He went on to note that "there is simply no responsible argument for a system that rigs bids, stifles competition and cheats customers." Mr. Spitzer’s investigation and lawsuit
focused first on corporate customers, but specifically included individual consumers as being among those victimized by industry practices. His press release was entitled,
"Investigation Reveals Widespread Corruption In Insurance Industry."

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Isn’t the legal system supposed to correct problems like this? In theory, yes. And there are some encouraging signs. A 2007 DecisionQuest poll of practicing attorneys found 75% of respondents would now expect jurors to agree with the sentiment that insurance companies “would do anything to avoid paying even legitimate claims.” That’s refreshing evidence of reality-based thinking within the halls of justice.

But most of these cases, as we have seen, never reach a jury. For your own protection and economic well-being, it may be wisest to stop thinking of insurance companies in terms of your friendly neighborhood insurance agent, and start thinking of insurance companies as resembling the people who ran their firms into the ground by setting up a nearly incomprehensible maze of wholly-owned, partially-owned, and “affiliated” companies … companies whose relationship with one another seemed to require an advanced degree. I realize that sounds like a harsh assessment. But the irresponsible use of deflection warrants it, in my opinion. Let me give you a brief example that may help you understand why I feel as I do about this.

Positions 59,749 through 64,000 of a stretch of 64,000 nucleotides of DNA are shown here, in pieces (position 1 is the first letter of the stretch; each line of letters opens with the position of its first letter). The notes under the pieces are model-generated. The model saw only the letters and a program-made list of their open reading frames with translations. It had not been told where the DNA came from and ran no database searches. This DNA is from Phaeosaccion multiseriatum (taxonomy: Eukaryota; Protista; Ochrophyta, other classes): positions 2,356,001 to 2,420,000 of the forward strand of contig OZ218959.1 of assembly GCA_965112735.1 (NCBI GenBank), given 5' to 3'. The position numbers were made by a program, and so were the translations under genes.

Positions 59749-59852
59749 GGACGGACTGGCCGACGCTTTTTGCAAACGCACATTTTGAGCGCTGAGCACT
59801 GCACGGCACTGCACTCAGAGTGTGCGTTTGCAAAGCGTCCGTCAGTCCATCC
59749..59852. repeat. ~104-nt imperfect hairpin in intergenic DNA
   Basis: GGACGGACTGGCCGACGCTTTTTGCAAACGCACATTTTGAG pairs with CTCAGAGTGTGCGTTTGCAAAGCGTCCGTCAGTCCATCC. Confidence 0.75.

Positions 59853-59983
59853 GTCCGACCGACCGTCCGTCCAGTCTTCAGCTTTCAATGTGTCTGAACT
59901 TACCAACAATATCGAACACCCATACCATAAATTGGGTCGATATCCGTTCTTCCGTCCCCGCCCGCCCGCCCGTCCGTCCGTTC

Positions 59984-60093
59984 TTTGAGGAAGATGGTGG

Think of a big insurance company. Let’s call it Baseball, Mom, and Apple Pie Insurance – BMAPI for short. BMAPI’s motto is, “Faithful and friendly, during good times and bad.” It has an expensive ad campaign that features gorgeous sunsets, adorable puppy dogs, and happy policyholders who dearly love and respect their local BMAPI agent.

Now, if BMAPI handles, say, 1.5 million claims in a year, and then deflects – sorry, “saves” – just $300 on each claim, that adds up to nearly five hundred million dollars more for BMAPI to keep for itself and invest as it sees fit (1.5 million times $300 = $450,000). That’s right, nearly half a billion dollars.

Follow me on this next part, because it’s extremely important. The number I just used to get to roughly half a billion dollars of extra income for BMAPI was, you will recall, three hundred dollars of, shall we say, “savings.” Now, you might well ask: How realistic is that figure I just used? Is three hundred dollars a valid number -- or a dubious number?